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Nature 442, 495 (3 August 2006) | doi:10.1038/442495a; Published online 2 August 2006

Mouse data hint at human pheromones

Helen Pearson

Receptors in the nose pick up subliminal scents.

Mouse data hint at human pheromones

SELF/ALAMY

On that dream date, something really might be in the air. Results from a mouse study may bolster the evidence for human pheromones, the long-debated chemical signals thought to unconsciously sway our behaviour.

A team at the Fred Hutchinson Cancer Research Center in Seattle, Washington, has identified a class of protein receptor in the lining of mouse noses that may also operate in humans.

Researchers know that certain chemicals in mouse urine can alter the social or sexual behaviour of other mice. These chemicals work partly by binding to receptors in a particular structure in the mouse nose, known as the vomeronasal organ. In humans, however, this organ is thought to be defunct and the role of pheromones is hotly debated.

Finding such receptors in the lining of the nose, rather the vomeronasal organ, is a more direct parallel with humans. Stephen Liberles and Linda Buck report their finding online this week in Nature (S. D. Liberles & L. B. Buck Nature doi:10.1038/nature05066; 2006). They isolated a group of receptors that can be triggered by at least one known mouse pheromone.

Genes encoding this family of receptors are also found in humans. "It's probably our best bet yet for functional pheromone genes in humans," says Timothy Holy, a neurobiologist at Washington University in St Louis, Missouri.

For their part, Liberles and Buck are cautious about labelling the mouse proteins as pheromone receptors. They have not yet carried out a key test to show that activating or eliminating the receptors alters a mouse's behaviour. But Buck says that her team is "intrigued by the possibility" of their being pheromone receptors, and is embarking on tests to find out.

So far, most evidence for human pheromones has come from behavioural research. In one study, scientists at the University of Chicago showed that women's menstrual cycles changed in length after they sniffed the sweat on pads previously worn in the armpits of another woman (K. Stern & M. K. McClintock Nature 392, 177–179; 1998). Another study showed that newborn babies move towards a pad carrying the smell of their mother's breast rather than a clean pad (H. Varendi & R. H. Porter Acta Paediatr. 90, 372–375; 2001).

But many researchers remain sceptical about the power of human pheromones — or even whether they exist at all. Human behaviour is influenced by so many conscious and unconscious factors that it's hard to measure the subtle changes in behaviour caused by a putative pheromone. "Work on human pheromones seems always to capture both public interest and scientific scepticism," says Holy.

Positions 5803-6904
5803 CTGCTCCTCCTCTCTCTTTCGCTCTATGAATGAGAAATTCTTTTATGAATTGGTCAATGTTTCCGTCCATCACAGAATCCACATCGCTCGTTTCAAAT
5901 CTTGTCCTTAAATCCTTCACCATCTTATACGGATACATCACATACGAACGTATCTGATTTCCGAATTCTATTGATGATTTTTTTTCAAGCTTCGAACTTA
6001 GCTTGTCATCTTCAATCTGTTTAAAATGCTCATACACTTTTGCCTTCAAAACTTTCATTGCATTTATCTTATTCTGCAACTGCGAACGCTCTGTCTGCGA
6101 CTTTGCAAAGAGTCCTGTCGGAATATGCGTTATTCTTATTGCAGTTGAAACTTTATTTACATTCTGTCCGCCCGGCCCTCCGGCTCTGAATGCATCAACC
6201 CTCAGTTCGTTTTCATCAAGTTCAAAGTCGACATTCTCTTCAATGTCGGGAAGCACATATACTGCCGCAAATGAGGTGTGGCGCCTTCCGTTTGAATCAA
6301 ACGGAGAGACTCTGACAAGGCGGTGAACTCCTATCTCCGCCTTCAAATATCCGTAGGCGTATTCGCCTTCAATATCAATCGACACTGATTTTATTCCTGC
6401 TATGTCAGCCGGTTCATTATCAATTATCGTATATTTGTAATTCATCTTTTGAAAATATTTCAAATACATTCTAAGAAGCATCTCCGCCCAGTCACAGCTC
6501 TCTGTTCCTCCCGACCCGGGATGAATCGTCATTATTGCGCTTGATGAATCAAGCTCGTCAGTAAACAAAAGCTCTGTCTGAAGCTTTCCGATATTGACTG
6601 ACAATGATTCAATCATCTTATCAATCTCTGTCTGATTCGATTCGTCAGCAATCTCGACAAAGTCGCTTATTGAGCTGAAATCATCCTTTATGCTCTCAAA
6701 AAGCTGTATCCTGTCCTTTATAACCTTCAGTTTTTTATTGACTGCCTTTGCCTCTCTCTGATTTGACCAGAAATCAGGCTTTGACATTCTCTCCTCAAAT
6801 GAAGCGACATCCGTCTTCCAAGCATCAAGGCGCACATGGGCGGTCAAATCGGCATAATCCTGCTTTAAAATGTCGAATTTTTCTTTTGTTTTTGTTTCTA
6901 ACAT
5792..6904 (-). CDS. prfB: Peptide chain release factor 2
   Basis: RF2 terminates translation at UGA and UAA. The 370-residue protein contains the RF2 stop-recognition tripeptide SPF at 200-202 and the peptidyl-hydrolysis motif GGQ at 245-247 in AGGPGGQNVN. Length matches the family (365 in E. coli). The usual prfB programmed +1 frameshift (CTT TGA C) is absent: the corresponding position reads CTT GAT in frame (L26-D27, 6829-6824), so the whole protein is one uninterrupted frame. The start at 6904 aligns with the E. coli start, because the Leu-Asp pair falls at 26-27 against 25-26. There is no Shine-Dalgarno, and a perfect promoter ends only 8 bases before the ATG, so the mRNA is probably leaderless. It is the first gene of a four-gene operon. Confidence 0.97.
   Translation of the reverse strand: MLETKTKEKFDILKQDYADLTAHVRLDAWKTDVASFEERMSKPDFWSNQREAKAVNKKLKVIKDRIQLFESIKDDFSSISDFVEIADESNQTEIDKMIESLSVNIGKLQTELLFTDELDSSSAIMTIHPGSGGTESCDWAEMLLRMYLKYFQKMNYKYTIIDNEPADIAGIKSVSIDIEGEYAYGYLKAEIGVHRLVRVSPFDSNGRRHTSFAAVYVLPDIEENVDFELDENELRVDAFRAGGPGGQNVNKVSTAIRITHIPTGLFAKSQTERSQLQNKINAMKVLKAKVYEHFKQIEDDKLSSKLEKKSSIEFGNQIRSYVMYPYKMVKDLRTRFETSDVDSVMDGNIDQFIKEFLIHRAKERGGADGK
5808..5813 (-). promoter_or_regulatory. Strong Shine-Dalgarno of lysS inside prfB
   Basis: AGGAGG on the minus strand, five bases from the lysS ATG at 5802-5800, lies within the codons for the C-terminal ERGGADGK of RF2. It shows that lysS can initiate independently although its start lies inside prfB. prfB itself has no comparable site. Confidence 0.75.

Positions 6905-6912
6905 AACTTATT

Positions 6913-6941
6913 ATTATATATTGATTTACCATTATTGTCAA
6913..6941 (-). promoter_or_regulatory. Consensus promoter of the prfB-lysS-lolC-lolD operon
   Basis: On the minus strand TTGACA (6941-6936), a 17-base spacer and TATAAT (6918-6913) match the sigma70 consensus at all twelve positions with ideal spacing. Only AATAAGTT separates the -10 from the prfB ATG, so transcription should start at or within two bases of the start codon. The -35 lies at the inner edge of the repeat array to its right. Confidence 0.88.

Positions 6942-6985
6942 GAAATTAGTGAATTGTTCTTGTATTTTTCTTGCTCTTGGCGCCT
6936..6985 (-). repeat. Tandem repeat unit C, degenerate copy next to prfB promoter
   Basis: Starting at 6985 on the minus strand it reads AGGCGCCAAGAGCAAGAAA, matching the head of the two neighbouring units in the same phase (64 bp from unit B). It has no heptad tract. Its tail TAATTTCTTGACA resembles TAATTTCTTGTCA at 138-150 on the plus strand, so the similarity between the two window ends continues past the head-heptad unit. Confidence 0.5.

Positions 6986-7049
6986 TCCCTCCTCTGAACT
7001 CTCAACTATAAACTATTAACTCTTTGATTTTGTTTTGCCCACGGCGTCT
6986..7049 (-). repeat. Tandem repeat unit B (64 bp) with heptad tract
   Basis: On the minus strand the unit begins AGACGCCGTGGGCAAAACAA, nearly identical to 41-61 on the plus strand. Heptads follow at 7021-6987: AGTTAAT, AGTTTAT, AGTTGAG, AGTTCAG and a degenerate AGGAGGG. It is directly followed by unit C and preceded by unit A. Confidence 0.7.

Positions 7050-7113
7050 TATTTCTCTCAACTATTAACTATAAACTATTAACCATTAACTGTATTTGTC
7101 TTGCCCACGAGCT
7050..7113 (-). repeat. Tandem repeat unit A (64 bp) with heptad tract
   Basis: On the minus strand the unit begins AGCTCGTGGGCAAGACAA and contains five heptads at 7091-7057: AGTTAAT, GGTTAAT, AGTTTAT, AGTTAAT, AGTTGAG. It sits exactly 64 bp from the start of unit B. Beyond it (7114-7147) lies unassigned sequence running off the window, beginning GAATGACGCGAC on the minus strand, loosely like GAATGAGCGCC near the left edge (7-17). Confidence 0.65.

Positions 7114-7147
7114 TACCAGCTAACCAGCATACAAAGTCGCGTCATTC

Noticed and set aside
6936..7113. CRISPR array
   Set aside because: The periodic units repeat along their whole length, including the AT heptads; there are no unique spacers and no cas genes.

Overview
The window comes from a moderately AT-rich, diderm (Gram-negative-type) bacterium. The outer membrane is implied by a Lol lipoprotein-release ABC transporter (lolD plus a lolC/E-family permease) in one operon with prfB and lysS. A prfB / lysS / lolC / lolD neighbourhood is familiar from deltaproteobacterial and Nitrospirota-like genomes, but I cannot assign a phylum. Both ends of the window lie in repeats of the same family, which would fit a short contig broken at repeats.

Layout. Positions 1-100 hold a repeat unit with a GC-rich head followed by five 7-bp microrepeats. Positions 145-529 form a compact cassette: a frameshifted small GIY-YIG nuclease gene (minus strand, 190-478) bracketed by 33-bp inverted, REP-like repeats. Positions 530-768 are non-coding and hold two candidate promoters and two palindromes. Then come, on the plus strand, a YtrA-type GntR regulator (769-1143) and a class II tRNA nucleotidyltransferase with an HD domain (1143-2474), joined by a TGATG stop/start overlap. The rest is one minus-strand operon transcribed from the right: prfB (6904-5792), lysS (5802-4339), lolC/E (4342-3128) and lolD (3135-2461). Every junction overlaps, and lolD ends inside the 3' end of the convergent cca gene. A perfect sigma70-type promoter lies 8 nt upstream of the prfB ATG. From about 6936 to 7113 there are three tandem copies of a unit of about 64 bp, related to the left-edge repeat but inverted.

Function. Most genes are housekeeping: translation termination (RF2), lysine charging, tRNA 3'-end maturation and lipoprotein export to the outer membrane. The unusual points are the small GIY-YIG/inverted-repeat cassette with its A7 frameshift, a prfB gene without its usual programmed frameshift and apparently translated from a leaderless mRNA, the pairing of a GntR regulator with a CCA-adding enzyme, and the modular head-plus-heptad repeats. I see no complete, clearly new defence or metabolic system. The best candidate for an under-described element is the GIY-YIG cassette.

If the receptors discovered in mice are indeed pheromone receptors, this could allow researchers to ask concrete questions about human pheromones. Scientists could, for instance, study people with mutant versions of the receptors to see if they behave differently when exposed to candidate pheromones.

The latest study "makes it harder for the sceptics", says Martha McClintock, who led the University of Chicago experiments. "Hopefully, this will catalyse a lot of research by high-powered scientists."

The new study makes it harder for the sceptics.

Neuroscientists already know that genes in neurons in the lining of the nose make more than 1,000 different olfactory receptors for identifying chemical odours. The discovery of this gene family won Buck and Richard Axel the 2004 Nobel Prize in Physiology or Medicine.

To look for other classes of receptor, Liberles and Buck isolated neurons from mouse noses and searched for genes that were active only in those cells and were similar to olfactory receptors. They hit on a family of 15 such receptors, called trace amine-associated receptors, or TAARs. There are six genes that code for similar receptors in humans.

The researchers next searched through a set of other chemicals to find those that activated the TAAR receptors. Three of the chemicals they found are present in mouse urine, which is known to affect the animals' social behaviour. One in particular earns the label of a pheromone because it is produced in the urine of male mice and accelerates the onset of puberty in females.

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Experts say there may be other as yet undiscovered sensory receptors involved in detecting mammalian pheromones, perhaps including human ones. A paper in 2000 showed that a gene for one mouse pheromone receptor in the vomeronasal organ is also active in the human nose (I. Rodriguez et al. Nature Genet. 26, 18–19; 2000). "There might be other unidentified ones out there," says neurobiologist Frank Zufall of the University of Maryland in Baltimore.

Liberles and Buck are now testing whether there are molecules in human urine, sweat and vaginal fluid that can trigger the receptors and that mig ht be human pheromones. They also want to examine whether the neurons manufacturing the newfound receptors are wired up in the brain in a different way from regular, smell-detecting neurons. If so, they might connect to centres that control our behaviour or emotions.

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